Why Manage Transitions?

What’s the difference between Change Management and Transition Management?


Change is an event.

Transition is the experience people go through as a result of the change.

Change Management focuses on physical aspects of change: what needs to be done, when, by whom, and how.

Transition Management focuses on the people, how they are affected by the change, and how they need to adapt to the change in order to continue to be productive.


People’s behaviours drive the results and performance of companies. How quickly and efficiently executives, leaders, and staff can adapt to the change will have the greatest impact on the success of the change initiatives. Transitions must be managed to enable people to let go of old ways of operating to reorient to the new.

Why Focus on the Transition?

When your people’s experience of change is overlooked, anxiety rises and their motivation to go on the change journey falls. They may feel a sense of loss in identity. People become disengaged, mistrusting of leadership, and protective of their own roles within the organisation. Silos emerge, resulting in counter-productive behaviours. People become less productive.

When these doubts are not addressed, people question their place in the future organisation, potentially resulting in higher turnover, lower morale, and loss of organisational expertise.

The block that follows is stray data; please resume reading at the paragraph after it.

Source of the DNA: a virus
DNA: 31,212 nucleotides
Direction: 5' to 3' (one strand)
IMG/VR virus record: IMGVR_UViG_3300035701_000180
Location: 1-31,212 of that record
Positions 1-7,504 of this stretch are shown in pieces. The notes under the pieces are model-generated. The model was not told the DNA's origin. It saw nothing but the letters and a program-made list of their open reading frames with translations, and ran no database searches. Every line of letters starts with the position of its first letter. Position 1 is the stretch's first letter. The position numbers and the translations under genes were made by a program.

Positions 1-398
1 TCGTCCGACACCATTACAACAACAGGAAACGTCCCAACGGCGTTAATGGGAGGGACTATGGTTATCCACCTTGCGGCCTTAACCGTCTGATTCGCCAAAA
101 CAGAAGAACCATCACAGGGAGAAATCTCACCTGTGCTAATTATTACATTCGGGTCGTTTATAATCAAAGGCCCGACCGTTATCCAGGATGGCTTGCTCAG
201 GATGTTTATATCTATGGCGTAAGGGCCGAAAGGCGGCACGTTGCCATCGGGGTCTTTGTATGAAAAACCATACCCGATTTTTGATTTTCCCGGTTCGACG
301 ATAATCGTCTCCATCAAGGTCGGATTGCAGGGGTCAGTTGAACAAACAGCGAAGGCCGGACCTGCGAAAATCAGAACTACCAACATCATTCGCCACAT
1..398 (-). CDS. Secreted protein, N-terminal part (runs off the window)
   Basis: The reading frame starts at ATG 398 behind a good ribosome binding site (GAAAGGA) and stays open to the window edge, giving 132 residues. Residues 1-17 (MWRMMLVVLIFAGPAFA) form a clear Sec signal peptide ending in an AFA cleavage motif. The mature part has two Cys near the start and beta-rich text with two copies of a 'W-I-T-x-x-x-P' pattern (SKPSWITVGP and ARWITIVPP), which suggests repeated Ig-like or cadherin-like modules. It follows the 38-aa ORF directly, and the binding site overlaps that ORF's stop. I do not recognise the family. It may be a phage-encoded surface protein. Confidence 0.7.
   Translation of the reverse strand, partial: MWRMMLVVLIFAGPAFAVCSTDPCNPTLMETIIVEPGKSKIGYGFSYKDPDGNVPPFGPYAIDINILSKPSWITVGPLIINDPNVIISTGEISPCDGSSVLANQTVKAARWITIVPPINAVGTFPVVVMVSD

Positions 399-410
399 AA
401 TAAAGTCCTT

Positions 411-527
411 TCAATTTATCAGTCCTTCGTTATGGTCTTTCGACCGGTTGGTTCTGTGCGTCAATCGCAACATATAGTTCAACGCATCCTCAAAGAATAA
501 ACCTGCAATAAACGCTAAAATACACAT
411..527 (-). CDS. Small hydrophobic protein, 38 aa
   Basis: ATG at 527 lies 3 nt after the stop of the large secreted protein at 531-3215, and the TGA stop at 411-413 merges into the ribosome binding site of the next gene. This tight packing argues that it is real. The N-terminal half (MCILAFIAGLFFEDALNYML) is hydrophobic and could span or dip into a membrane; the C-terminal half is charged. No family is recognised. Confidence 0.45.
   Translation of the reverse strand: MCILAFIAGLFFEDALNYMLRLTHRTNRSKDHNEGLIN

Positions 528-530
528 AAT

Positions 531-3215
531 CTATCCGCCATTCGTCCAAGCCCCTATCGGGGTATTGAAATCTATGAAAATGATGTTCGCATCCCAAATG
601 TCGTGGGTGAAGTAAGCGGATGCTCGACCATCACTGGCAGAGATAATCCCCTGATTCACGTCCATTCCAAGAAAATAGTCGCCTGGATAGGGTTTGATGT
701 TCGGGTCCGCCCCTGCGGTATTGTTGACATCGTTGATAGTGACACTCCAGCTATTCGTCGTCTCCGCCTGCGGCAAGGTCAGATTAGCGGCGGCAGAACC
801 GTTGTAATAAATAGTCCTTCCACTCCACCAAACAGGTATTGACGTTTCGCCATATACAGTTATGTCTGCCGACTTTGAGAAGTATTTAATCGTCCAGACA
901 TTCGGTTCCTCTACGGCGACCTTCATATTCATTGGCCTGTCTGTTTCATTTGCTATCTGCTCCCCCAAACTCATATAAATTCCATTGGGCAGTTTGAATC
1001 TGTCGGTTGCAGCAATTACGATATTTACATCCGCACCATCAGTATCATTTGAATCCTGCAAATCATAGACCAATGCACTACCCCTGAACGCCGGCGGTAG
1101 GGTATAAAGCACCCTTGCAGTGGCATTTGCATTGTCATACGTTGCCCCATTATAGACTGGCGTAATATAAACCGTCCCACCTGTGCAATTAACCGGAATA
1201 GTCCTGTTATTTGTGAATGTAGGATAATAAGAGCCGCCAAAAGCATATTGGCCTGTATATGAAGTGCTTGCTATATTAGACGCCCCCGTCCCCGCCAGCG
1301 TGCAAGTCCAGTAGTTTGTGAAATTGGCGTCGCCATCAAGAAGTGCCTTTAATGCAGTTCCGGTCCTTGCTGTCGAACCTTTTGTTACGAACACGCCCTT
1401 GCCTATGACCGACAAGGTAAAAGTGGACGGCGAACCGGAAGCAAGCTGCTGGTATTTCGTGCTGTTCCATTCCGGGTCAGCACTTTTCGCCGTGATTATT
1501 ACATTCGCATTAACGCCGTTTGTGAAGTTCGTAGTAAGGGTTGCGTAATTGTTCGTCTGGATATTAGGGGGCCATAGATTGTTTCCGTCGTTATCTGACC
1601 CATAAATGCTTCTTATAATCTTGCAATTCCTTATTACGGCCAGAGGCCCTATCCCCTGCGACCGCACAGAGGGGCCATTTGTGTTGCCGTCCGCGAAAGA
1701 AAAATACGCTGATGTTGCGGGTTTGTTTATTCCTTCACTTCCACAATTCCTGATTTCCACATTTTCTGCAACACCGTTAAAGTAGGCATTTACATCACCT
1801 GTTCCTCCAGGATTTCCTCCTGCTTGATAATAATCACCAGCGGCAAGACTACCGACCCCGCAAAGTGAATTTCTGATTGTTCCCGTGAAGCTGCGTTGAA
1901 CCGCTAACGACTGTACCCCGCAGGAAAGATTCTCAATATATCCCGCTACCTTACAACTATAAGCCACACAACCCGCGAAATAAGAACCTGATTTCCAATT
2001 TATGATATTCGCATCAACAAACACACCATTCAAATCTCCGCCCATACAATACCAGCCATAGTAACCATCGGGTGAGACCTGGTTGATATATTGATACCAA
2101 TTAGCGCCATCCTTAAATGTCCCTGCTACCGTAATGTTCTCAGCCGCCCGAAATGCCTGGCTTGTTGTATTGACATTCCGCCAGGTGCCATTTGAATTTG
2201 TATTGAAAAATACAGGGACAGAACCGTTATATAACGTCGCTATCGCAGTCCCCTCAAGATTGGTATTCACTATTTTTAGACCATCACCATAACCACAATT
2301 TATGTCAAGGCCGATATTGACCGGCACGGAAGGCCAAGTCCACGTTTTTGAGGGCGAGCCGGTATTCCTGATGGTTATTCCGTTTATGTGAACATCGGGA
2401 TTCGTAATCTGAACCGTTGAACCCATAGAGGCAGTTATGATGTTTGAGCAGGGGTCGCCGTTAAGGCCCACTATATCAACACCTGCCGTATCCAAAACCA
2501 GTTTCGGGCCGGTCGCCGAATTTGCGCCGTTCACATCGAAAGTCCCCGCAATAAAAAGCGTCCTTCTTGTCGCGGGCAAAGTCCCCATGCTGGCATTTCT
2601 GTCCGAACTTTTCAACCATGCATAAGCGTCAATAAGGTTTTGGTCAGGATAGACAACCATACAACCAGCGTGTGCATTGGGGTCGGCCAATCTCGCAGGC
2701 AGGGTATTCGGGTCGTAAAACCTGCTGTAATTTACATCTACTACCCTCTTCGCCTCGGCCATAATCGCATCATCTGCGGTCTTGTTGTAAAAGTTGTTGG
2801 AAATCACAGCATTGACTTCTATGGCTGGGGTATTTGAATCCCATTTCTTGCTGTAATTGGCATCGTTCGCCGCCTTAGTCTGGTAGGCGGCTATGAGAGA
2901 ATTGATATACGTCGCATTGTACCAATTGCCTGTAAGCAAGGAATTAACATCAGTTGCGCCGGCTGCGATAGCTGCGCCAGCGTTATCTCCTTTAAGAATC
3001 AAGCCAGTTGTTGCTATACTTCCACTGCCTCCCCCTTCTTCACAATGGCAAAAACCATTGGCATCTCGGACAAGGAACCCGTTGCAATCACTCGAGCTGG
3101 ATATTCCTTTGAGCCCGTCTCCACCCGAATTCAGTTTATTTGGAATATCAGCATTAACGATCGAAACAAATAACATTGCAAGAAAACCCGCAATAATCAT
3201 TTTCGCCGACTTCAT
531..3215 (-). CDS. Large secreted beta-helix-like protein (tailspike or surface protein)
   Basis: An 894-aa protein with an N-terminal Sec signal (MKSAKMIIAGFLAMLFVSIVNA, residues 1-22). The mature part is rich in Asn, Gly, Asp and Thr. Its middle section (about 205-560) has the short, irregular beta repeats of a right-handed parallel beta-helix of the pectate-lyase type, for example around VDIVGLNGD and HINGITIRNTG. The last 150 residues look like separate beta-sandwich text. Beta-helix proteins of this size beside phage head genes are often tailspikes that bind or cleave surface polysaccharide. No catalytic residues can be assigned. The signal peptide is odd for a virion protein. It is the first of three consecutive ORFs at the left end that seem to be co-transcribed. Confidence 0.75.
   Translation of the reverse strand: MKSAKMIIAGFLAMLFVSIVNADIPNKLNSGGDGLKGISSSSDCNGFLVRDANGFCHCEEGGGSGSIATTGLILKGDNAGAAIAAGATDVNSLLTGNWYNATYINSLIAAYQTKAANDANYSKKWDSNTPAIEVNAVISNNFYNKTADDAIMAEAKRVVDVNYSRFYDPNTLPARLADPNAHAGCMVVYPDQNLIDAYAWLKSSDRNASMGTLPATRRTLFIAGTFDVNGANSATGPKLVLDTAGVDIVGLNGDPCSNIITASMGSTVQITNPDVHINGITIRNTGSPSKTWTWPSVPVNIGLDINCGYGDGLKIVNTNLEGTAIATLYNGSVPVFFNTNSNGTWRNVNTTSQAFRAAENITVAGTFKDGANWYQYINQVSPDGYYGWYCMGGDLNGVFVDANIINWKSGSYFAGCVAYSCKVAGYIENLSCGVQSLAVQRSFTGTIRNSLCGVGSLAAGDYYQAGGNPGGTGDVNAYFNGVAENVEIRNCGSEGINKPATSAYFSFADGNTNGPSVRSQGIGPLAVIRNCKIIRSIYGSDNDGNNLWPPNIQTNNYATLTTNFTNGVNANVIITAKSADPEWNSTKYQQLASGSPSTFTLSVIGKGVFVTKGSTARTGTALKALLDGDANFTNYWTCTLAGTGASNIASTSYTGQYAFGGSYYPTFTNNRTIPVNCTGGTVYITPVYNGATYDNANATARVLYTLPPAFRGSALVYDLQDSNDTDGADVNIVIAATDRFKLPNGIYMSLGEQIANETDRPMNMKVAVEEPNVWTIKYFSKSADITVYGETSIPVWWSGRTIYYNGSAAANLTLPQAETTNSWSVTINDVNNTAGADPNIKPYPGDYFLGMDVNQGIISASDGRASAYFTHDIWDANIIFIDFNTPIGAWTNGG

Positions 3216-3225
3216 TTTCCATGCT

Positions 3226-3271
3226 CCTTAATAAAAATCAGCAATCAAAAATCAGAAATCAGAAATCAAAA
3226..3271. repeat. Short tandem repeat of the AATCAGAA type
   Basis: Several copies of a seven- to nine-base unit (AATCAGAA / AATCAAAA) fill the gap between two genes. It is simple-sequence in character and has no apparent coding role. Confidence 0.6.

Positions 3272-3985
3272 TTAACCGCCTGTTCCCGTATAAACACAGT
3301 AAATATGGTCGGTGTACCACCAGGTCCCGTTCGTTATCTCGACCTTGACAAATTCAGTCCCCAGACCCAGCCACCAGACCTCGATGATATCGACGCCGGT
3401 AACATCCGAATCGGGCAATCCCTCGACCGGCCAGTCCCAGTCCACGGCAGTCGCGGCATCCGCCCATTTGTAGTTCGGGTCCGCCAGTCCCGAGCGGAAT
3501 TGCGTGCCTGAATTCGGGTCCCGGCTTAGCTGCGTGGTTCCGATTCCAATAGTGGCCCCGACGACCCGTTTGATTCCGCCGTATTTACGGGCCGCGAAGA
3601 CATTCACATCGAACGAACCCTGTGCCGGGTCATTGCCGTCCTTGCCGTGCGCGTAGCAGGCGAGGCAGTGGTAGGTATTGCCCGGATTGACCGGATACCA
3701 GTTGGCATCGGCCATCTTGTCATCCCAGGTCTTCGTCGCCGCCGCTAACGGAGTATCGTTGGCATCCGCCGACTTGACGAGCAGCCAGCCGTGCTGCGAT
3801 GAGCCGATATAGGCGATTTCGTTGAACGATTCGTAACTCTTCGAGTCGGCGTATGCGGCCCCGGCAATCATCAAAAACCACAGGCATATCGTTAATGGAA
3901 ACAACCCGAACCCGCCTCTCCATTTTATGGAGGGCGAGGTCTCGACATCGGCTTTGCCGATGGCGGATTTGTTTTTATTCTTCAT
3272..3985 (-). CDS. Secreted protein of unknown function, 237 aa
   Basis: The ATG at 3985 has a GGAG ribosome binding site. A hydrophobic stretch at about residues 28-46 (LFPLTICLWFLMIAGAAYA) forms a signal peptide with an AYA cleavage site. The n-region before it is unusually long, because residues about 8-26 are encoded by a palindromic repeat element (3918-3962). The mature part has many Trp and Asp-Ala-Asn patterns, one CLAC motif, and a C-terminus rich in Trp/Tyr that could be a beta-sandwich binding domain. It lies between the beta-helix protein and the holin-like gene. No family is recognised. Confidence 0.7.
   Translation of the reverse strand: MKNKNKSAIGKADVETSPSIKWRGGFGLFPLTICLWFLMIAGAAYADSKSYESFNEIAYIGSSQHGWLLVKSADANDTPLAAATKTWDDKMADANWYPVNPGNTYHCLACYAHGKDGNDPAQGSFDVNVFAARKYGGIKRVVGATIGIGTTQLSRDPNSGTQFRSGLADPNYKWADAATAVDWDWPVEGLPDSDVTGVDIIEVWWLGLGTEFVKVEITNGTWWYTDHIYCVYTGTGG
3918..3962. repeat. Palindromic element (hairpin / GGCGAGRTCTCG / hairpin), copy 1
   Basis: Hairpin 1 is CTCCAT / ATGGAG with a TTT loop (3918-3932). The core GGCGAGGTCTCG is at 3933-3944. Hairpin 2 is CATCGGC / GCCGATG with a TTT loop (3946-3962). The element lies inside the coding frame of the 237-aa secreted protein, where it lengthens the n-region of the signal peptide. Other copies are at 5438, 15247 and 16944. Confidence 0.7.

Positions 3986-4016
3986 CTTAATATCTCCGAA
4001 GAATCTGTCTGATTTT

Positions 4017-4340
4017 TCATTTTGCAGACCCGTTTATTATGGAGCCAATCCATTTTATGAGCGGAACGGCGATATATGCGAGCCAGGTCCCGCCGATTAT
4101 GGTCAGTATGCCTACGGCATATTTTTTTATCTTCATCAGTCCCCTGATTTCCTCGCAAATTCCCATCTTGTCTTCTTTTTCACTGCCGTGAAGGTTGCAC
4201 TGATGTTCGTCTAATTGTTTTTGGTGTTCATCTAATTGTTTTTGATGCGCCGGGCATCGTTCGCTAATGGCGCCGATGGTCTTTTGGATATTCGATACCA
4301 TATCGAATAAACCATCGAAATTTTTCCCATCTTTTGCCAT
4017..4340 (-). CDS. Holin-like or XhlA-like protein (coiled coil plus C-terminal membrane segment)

Transition management addresses the human side of change. It foresees and put structures in place to help people disengage from the past. It addresses the risks and opportunities posed during the in-between phases. It also sets aside resources to help people make new beginnings.

To do these things is to manage the transition. Not to do them is to launch a change that will falter.


Effective Transition Management is about:

  • Being ‘People-centric’: Even the smallest change to something might mean dramatic differences to someone’s world

  • Listening: Your teams’ opinions and experiences are important

  • Recognizing (not ridiculing) the past: Honour the past as a legacy that paved the way for the new and not ridiculing where you have come from

  • Sharing your vision: Win both the hearts and minds of people by elucidating not only what the new will “look” like, but what it would “feel” like


Transition Management is not:

  • Communicating something once and expecting it to sink in…

  • Working on procedural changes and forgetting about the people…

  • Focusing solely on an “end-result”

  • Following a plan and dragging staff through it…